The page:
Insights

  • Asking for restoration of the Sanhedrin, a court of Torah scholars who sat in judgement. It was viewed as a place that personified the presence of God among the Jewish people and God’s way of manifesting His presence in the world.

BLESSING #12: AGAINST THE WICKED

וְלַמַּלְשִׁינִים אַל תְּהִי תִקְוָה, וְכָל הָרִשְׁעָה כְּרֶֽגַע תֹּאבֵד. וְכָל אֹיְבֶֽיךָ מְהֵרָה יִכָּרֵֽתוּ, וְהַזֵּדִים מְהֵרָה תְעַקֵּר וּתְשַׁבֵּר וּתְמַגֵּר וְתַכְנִֽיעַ בִּמְהֵרָה בְיָמֵֽינוּ: בָּרוּךְ אַתָּה, יי, שׁוֹבֵר אֹיְ֒בִים וּמַכְנִֽיעַ זֵדִים

And for the slanderers let there be no hope, and may all evil be instantly destroyed. And all of Your enemies should be quickly cut off, and the rebellious sinners You should quickly uproot and smash and break and humble quickly in our days. Blessed are You, HASHEM, Who breaks enemies and humbles rebellious sinners.

History

[This blessing was added to the shemoneh esrei’s original 18. It wasn’t one of the original 18 blessings but the Sanhedrin later felt it was worthy and appropriate.]

After 210 years of oppression and slavery under the Egyptians, God took the Jews out of Egypt. The Egyptians regretted letting the Jews go and chased after them. God split the Reed Sea and the Jews passed through it. The Egyptians pursued and drowned in the sea. It was clearly manifest in the world that God noticed the Jew’s suffering under the Egyptians and punished their oppressor, and this reminded the nations that justice would eventually come to the entire world.

Upon witnessing the Egyptians’ destruction, the angels sang ‘Blessed are You, HASHEM, who breaks enemies and humbles rebellious sinners.”

Inclusion of a 19th blessing

  • Psalm 29, which refers to the creation of the world and the sustaining of the world, mentions God’s name 18 times. So this number parallels the shemoneh esrei, which we pray with the goal of recognizing God as Master and Creator and Sustainer of the world. There is also a 19th mention of God’s ‘name’ in Psalm 29 but it refers to God’s attribute of justice, as opposed to the other 18 mentions referring to His attribute of mercy. Indeed, this 19th prayer talks about God meting out justice to His enemies and sinners.

Sequence

  • Present day needs versus future Redemption: This blessing begins with ‘and,’ signifying that it’s associated with the previous blessing. Just like the previous blessing was associated with blessing #5, repentance, so too this one. In the previous blessing we asked God for leniency in judging us, but we want the evildoers to be dealt with more harshly, with strict judgment. In so doing, hopefully they repent more quickly.

Textual Analysis

And the slanderers

  • The original textual version referred not to slanderers but to heretics and converts who misconstrued the Talmud as being anti-Christian and slandered us to local church authorities, often resulting in the confiscation and burning of the Talmud.

Your enemies

  • People who try to eradicate the concept of God and spiritual values.

and the rebellious sinners You should quickly uproot and smash and break and humble quickly in our days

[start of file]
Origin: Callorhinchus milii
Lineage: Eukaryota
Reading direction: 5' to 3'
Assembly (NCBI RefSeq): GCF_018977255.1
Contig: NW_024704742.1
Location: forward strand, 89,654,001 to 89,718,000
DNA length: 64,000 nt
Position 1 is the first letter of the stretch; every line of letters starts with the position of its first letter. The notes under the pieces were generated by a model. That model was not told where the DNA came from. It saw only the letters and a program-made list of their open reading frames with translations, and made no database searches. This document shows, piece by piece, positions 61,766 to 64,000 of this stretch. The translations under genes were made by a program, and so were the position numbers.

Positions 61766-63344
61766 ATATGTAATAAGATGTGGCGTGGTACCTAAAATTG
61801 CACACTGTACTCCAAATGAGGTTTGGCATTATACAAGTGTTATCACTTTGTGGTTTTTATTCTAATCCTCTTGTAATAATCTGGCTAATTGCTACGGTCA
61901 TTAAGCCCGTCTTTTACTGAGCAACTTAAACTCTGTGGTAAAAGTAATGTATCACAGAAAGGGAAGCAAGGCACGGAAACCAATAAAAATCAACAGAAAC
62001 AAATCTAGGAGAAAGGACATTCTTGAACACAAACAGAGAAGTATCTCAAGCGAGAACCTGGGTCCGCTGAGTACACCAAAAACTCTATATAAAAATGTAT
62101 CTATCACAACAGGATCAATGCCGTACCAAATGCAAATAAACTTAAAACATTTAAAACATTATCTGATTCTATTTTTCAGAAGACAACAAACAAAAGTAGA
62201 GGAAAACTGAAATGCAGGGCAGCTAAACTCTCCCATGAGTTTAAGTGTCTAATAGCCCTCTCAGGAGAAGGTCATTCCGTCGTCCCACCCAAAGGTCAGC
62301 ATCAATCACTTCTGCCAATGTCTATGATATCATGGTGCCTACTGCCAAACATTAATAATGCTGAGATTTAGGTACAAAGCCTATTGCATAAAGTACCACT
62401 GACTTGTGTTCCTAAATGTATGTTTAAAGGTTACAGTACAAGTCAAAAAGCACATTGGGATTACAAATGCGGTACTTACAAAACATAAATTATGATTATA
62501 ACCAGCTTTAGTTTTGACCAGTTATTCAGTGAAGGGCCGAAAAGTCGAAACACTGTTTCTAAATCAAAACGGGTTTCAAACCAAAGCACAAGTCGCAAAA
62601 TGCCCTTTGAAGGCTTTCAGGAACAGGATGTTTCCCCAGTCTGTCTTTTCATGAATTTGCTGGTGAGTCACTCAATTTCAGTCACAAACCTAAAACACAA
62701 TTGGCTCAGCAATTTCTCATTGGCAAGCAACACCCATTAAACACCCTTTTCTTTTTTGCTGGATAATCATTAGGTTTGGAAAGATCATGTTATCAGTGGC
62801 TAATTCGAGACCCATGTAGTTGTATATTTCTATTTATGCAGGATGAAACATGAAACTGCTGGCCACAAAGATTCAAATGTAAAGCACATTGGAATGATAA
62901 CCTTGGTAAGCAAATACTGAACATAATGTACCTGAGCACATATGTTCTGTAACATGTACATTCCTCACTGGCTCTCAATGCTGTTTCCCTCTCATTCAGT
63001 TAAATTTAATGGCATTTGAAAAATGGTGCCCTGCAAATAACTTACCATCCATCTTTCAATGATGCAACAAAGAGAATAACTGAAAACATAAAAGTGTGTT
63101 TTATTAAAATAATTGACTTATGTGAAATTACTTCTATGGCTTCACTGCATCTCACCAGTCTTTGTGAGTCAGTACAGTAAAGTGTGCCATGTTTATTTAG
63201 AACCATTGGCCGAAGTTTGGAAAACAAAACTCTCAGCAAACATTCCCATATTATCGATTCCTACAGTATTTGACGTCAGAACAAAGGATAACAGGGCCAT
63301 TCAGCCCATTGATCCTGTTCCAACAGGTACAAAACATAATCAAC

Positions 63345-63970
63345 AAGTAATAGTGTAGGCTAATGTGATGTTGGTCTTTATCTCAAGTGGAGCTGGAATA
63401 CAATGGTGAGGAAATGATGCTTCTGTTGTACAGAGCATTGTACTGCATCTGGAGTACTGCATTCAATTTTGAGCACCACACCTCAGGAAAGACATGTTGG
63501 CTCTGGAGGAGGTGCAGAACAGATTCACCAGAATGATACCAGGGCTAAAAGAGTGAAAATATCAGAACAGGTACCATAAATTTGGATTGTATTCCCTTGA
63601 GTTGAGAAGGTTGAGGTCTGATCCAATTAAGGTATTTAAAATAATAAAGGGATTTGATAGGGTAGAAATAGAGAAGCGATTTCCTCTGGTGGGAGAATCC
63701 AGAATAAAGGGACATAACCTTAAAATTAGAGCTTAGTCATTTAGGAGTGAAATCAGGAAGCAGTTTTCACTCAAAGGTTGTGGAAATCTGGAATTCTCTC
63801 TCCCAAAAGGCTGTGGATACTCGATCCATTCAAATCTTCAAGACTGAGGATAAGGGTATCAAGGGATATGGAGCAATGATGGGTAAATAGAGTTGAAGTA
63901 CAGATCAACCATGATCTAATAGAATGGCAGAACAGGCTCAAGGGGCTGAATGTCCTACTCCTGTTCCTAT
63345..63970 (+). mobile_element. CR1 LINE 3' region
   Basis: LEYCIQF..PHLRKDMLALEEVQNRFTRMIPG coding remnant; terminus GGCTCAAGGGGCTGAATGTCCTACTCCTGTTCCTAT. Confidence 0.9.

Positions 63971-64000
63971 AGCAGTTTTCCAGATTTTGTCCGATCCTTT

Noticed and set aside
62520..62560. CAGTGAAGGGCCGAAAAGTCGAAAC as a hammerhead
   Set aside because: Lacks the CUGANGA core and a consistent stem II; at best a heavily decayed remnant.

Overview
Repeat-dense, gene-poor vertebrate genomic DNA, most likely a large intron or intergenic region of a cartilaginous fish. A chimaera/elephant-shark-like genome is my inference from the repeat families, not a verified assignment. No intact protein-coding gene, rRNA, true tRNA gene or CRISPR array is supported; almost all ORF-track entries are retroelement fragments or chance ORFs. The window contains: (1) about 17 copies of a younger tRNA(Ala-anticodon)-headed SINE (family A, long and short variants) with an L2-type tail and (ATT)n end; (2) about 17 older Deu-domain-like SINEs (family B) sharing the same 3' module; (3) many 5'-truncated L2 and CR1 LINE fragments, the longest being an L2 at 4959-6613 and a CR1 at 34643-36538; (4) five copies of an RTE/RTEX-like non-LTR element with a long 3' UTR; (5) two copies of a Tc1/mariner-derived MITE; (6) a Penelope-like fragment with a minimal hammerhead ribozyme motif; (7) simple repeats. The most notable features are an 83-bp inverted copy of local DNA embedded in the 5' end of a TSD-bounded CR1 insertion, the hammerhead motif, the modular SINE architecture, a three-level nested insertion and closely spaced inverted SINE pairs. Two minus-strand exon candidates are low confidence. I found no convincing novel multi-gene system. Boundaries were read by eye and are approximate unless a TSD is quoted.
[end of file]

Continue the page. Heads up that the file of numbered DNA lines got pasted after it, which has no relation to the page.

• ‘rebellious sinners’ — purposeful evildoers who attempt to influence Jews away from their faith and/or convert them.

Blessed are You, HASHEM, Who breaks enemies and humbles rebellious sinners.

  • enemies: those who wish to destroy us physically.

Insights

  • We pray for destruction of heretics together with destruction of barriers that prevent God’s spiritual energies from reaching us.

BLESSING #13: THE RIGHTEOUS

עַל־הַצַּדִּיקִים, וְעַל־הַחֲסִידִים, וְעַל־זִקְנֵי עַמְּ֒ךָ בֵּית יִשְׂרָאֵל, וְעַל פְּלֵיטַת סוֹפְ֒רֵיהֶם, וְעַל גֵּרֵי הַצֶּֽדֶק, וְעָלֵֽינוּ, יֶהֱמוּ רַחֲמֶֽיךָ, יי אֱלֹוקינוּ, וְתֵן שָׂכָר טוֹב לְכָל הַבּוֹטְ֒חִים בְּשִׁמְךָ בֶּאֱמֶת. וְשִׂים חֶלְקֵֽנוּ עִמָּהֶם לְעוֹלָם, וְלֹא נֵבוֹשׁ, כִּי בְךָ בָּטָֽחְנוּ: בָּרוּךְ אַתָּה, יי, מִשְׁעָן, וּמִבְטָח, לַצַּדִּיקִים

On the righteous, and on the devout, and on the elders of Your nation, the House of Israel, and on the remnant of their scholars, and on the righteous converts, and on us, (please) bestow Your compassion, Lord our God, and give a good reward to all those who trust in Your Name in truth. And put our portion together with them forever, and we will not be embarrassed, because we have trusted in You. Blessed are You, HASHEM, Mainstay of, and Assurer to, the righteous.

History

Jacob was so saddened by Joseph’s ‘death’ that it prevented the Holy Presence, shechina, of God from visiting him. When he discovered that Joseph was still alive he was very happy, but still uneasy about leaving Israel to go down to Egypt. He was unsure if Joseph was able to maintain his exalted spiritual status after he had become Egypt’s secular leader, and Jacob knew the Jewish people now required both Joseph’s spiritual greatness and his secular governmental authority while the Jews remained in Egypt. Further, Jacob realized he was beginning the long exile of the Jewish nation.

God finally appeared to Jacob after all these years and reassured him, saying: “Do not be afraid of descending to Egypt, for I will make you a great nation there. I will go down with you to Egypt and I shall also surely bring you up, and Joseph will place his hands upon your eyes.” (Genesis 46:3–4) Not only did Joseph maintain his spirituality throughout his stay in Egypt, but he would be there til the end and even close Jacob’s eyes when he died.

Jacob trusted in God’s promise and when it was eventually fulfilled the angels sang, “Blessed are you, HASHEM, the Mainstay of, and Assurer to, the righteous.”